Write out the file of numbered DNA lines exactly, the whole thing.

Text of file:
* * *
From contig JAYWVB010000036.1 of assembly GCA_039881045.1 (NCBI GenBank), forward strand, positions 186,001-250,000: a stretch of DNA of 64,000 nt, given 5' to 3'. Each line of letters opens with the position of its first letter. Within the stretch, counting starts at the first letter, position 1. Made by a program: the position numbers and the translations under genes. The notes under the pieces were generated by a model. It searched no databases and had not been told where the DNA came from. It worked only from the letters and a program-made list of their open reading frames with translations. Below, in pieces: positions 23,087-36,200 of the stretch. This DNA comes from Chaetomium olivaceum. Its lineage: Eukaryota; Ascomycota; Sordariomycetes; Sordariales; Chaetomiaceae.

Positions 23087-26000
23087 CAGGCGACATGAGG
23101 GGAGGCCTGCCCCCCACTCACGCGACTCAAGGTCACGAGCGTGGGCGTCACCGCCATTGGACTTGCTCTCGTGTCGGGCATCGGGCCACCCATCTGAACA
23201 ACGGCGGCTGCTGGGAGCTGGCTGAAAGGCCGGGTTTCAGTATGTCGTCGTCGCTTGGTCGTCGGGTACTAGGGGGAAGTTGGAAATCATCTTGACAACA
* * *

From contig JAYWVB010000036.1 of assembly GCA_039881045.1 (NCBI GenBank), forward strand, positions 186,001-250,000: a stretch of DNA of 64,000 nt, given 5' to 3'. Each line of letters opens with the position of its first letter. Within the stretch, counting starts at the first letter, position 1. Made by a program: the position numbers and the translations under genes. The notes under the pieces were generated by a model. It searched no databases and had not been told where the DNA came from. It worked only from the letters and a program-made list of their open reading frames with translations. Below, in pieces: positions 23,087-36,200 of the stretch. This DNA comes from Chaetomium olivaceum. Its lineage: Eukaryota; Ascomycota; Sordariomycetes; Sordariales; Chaetomiaceae.

Positions 23087-26000
23087 CAGGCGACATGAGG
23101 GGAGGCCTGCCCCCCACTCACGCGACTCAAGGTCACGAGCGTGGGCGTCACCGCCATTGGACTTGCTCTCGTGTCGGGCATCGGGCCACCCATCTGAACA
23201 ACGGCGGCTGCTGGGAGCTGGCTGAAAGGCCGGGTTTCAGTATGTCGTCGTCGCTTGGTCGTCGGGTACTAGGGGGAAGTTGGAAATCATCTTGACAACA